Culinary lovers got a taste of the town over the weekend for the Delicious Doncaster Food and Drink Festival.
Market shoppers enjoyed the extra attraction of the stalls along St SepulchDoncre, Baxter Gate and Market Gate for the event which organisers say has a bright future.
There were alcohol stands there for those who wanted a tipple to wash down the delicious treats from the food stalls.
Locals had the chance to impress with their cooking skills, with the inaugural Great Doncaster Bake Off and Ready, Steady, Cook contest next door.
Jas Kaur, 23, was crowned Doncaster's baking queen.
Her pistachio and raspberry drip layer cake wowed the judges at the Doncaster Market event.
A day off meant Ms Kaur was free to enter the competition, and her 11th-hour decision paid off with a victory.
"I came across the competition online and was looking for a good cake challenge as I practise cake decorating at home," she said.
She has ambitions to one day turn her hobby into a profession.
"I'm a sales assistant at the moment, but I want to get my cakes out there," she said.
"The runners up were also great competition and I look forward to seeing more of this in Doncaster."
The judging panel said Ms Kaur's cake 'fitted the brief'.
"It looked good, tasted good and the technical skills were good," judge Janet Sylvester said.
"And the combinations [of flavours] worked really well together."
Miss Sylvester was one of four judges who had the enviable task of picking a winning cake.
Judges were so impressed with the entries at the first event that they decided to award a highly commended prize.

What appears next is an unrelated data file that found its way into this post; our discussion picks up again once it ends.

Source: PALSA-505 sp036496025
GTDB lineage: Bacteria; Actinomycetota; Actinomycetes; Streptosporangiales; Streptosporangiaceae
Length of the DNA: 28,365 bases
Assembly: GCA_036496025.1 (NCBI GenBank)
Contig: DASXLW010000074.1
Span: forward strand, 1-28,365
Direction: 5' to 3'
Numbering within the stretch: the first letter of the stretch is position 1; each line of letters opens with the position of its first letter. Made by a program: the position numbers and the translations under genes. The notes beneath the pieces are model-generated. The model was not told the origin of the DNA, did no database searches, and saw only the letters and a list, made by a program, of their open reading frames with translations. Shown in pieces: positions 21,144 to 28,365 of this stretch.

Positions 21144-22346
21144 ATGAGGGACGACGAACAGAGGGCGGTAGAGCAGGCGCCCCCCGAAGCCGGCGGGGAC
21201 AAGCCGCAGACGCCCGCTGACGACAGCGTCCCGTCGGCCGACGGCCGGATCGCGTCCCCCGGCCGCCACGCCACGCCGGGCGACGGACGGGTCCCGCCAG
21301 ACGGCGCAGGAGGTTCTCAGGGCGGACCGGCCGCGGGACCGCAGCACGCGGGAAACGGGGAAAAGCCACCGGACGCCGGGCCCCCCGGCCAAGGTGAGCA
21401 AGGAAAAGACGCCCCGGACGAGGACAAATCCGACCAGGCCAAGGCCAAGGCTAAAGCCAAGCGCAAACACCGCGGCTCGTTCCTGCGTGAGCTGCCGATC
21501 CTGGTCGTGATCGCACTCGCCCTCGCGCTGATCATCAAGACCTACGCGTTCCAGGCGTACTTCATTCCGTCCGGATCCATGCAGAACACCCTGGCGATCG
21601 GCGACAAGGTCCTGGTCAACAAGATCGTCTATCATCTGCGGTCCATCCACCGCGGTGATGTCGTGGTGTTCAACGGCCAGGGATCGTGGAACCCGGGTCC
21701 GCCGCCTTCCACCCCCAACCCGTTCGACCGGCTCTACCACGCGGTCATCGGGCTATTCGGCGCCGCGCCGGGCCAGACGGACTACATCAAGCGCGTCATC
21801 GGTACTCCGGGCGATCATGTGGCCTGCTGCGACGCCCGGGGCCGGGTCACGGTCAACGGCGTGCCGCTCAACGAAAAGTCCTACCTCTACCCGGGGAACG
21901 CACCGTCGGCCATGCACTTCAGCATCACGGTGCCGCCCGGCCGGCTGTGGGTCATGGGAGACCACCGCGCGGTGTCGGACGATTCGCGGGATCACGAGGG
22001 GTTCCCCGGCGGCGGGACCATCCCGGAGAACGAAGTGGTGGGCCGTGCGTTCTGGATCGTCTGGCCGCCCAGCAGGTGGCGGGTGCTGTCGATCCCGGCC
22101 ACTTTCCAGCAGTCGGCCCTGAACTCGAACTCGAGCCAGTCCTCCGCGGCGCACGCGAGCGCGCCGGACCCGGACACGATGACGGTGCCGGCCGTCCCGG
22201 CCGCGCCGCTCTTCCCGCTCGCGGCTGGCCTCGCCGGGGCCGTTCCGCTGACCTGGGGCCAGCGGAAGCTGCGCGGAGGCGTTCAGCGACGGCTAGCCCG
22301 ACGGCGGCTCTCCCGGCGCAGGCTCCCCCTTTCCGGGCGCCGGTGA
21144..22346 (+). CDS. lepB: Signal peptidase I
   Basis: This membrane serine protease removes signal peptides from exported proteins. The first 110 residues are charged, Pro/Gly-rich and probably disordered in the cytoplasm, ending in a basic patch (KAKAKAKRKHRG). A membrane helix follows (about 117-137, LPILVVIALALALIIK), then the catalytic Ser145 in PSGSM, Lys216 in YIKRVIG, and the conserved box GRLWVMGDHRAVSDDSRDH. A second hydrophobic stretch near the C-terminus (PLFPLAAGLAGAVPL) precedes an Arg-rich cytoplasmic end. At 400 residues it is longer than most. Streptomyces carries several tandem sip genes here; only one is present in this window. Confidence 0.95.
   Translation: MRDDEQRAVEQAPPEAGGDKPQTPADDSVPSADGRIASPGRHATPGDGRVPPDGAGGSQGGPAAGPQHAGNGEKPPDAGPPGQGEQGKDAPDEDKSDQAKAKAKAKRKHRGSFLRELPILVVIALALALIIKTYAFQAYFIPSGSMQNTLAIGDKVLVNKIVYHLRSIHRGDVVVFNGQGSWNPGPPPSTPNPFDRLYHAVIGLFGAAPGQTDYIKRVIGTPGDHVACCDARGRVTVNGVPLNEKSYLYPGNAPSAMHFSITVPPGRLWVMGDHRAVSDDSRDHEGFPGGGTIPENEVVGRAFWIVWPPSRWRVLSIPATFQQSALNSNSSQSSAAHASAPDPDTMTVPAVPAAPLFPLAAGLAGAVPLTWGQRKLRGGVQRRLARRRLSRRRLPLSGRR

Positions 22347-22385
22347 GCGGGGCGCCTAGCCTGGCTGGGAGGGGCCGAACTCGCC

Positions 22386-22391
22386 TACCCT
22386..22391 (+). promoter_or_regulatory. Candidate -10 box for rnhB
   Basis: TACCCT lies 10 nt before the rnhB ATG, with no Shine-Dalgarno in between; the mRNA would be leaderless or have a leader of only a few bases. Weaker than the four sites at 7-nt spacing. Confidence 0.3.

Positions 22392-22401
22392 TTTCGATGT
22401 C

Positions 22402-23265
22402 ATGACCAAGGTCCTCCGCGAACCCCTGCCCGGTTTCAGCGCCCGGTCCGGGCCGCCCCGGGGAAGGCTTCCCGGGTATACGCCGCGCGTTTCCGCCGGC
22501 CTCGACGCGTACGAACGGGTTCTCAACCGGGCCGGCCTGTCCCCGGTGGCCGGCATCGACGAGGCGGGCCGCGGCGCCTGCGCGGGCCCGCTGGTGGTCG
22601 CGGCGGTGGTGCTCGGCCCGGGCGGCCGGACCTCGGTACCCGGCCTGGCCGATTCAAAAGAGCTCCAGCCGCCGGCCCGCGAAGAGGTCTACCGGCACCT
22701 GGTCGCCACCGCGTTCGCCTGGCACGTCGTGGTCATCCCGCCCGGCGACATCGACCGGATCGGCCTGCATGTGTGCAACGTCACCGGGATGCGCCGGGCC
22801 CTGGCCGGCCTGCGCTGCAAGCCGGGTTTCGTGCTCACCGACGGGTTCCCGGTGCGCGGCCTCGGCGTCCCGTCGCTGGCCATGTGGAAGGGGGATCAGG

That went to Billy Brigden, for his angel food cake with passionfruit and lemon curd drizzle.
He said it was a hit at parties, with 'everybody' asking him to make it.
"It's really light, mostly egg whites and sugar," he said.
Joining Miss Sylvester on the judging panel were Lisa Poyott, Sue Voltaire and Sharon Hill.
Stallholders like Simon Bennett enjoyed bringing some strong flavours to Doncaster people.
Mr Bennett was forced out of the finance industry during the global financial crisis, so he turned to hot food.
His chilli jams and sauces are inspired by the flavours of South East Asia.
Mr Bennett's love for spice started when he lived in Australia. Mr Bennett lived in Melbourne, Brisbane and Sydney.
When he returned to Britain, he was disappointed with the range of chili jam and hot sauces available.
"It was like someone had chopped my right arm off when I came back from Australia," 46-year-old Mr Bennett said.
He began making little batches for himself, and it grew from there.
He said his products went hand in hand with barbecued meats.
"Anything that's going to go on a barbecue," Mr Bennett said.
"Either on it before it goes in or on it after it comes off."
There were high stakes in the other cooking competition when fishmonger Nigel Berry took on butcher Daniel Wilkinson.
People power decided the outcome of the contest. The audience held up a red tomato or green pepper to represent their favourite dish.
Mr Berry's prawns dish got more tomato votes than Mr Wilkinson's steak diane.
He said it was down to being able to feed the whole audience.
"I cooked two full bags of prawns," he said.
Everyone got a chance to try Mr Berry's prawns with chili, garlic, ginger, olive oil and lemon juice.
All the ingredients were sourced from the market.
Mr Berry, 58, said the festival was brilliant for Doncaster, with traders and shoppers benefiting.
"It's just something different for the town," the Fiddler's Drive, Armthorpe resident said.
"It attracts people who don't normally come into the town centre, and for us, it's a chance to show off what we've got to offer."
Doncaster Mayor Ros Jones was delighted with the first instalment of the festival.
Mrs Jones is confident the festival will be a hit in coming years.
"It's got very much a future," she said.
She spoke of moving next year's event to the May Day bank holiday.
She also said the event could coincide with the Doncaster Folk Festival.